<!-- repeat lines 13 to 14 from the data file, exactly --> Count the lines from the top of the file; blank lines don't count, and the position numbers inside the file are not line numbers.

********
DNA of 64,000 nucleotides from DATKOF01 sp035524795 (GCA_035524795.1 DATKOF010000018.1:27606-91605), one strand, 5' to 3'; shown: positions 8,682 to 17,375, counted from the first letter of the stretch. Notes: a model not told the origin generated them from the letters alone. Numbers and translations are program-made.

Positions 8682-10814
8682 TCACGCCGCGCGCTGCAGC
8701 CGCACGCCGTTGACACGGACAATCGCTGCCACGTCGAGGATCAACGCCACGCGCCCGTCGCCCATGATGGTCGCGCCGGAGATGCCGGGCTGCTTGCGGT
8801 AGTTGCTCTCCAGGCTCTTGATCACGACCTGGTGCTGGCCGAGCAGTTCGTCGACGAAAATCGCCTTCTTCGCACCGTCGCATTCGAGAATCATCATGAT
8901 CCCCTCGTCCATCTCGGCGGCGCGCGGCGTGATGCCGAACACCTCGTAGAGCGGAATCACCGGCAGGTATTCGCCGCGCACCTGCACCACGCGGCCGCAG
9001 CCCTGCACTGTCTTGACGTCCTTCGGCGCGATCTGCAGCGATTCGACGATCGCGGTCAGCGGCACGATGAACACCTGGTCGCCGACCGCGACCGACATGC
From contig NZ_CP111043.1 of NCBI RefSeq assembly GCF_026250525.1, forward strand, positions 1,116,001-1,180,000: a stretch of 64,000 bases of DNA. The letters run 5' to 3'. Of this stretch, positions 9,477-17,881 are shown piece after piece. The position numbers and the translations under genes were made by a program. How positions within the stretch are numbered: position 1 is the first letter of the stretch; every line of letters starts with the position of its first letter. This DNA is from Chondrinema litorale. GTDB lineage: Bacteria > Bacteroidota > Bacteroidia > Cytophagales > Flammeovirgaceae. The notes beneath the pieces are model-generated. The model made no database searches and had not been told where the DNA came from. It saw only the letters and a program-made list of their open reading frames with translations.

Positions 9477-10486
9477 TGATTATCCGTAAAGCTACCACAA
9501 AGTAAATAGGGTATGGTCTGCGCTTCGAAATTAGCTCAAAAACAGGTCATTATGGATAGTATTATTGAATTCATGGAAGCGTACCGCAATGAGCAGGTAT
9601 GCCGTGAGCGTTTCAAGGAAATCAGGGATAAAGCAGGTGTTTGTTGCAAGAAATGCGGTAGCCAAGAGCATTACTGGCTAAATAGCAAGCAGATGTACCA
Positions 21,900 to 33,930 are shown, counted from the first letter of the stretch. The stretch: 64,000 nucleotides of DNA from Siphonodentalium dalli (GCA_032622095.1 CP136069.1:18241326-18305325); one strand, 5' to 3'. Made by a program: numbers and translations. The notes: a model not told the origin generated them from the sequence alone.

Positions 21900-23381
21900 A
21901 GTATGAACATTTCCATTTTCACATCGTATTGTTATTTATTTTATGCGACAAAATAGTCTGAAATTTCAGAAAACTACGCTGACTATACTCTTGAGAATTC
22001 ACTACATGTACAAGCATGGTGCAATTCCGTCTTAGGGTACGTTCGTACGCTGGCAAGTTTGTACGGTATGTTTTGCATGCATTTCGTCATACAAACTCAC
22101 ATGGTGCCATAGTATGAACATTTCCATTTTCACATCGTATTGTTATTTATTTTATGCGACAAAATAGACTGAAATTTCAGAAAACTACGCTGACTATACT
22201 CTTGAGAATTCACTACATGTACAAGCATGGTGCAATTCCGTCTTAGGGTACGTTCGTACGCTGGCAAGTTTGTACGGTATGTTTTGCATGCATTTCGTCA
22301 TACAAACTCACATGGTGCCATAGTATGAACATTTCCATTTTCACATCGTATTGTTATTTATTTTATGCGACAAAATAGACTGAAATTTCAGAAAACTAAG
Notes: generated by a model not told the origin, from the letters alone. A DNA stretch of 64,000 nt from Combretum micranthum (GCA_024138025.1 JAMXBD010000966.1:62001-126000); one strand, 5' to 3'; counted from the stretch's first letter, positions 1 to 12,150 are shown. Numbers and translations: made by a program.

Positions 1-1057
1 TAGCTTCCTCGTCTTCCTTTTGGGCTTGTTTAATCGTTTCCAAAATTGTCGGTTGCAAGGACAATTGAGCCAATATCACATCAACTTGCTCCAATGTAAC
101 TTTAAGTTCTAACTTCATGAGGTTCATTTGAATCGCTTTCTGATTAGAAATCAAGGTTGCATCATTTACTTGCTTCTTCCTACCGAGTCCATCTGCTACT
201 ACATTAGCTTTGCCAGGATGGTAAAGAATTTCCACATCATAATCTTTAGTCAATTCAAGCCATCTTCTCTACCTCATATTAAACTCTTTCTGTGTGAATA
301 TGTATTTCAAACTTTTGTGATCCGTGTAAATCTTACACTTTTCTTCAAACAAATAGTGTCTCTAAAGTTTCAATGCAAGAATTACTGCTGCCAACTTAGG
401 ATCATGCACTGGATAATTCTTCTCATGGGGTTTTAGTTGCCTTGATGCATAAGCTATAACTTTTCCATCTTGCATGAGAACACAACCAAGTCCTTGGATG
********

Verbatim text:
Positions 21,900 to 33,930 are shown, counted from the first letter of the stretch. The stretch: 64,000 nucleotides of DNA from Siphonodentalium dalli (GCA_032622095.1 CP136069.1:18241326-18305325); one strand, 5' to 3'. Made by a program: numbers and translations. The notes: a model not told the origin generated them from the sequence alone.

Positions 21900-23381